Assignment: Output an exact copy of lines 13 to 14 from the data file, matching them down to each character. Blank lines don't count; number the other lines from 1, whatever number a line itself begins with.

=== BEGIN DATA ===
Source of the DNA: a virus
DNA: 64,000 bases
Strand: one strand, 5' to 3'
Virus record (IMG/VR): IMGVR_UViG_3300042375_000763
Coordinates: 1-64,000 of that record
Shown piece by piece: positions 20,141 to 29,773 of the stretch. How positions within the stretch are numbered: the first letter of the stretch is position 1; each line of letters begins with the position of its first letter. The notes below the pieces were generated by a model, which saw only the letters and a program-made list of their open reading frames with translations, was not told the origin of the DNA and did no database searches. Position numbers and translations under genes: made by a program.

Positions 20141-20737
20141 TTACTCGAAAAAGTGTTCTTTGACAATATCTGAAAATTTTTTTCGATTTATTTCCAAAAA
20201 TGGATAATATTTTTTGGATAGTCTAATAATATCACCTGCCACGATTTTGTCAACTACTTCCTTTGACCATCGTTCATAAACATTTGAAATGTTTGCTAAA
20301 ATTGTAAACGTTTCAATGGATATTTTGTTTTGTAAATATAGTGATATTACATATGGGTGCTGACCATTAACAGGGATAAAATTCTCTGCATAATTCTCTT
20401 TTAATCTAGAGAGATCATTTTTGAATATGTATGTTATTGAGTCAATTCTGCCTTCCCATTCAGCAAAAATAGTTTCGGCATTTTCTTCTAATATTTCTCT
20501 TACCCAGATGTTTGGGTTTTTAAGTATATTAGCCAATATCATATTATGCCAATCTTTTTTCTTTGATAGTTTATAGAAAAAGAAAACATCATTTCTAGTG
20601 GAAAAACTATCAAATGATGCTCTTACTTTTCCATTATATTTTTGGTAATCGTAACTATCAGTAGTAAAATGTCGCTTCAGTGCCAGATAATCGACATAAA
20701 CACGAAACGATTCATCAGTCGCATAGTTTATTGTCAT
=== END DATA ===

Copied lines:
20601 GAAAAACTATCAAATGATGCTCTTACTTTTCCATTATATTTTTGGTAATCGTAACTATCAGTAGTAAAATGTCGCTTCAGTGCCAGATAATCGACATAAA
20701 CACGAAACGATTCATCAGTCGCATAGTTTATTGTCAT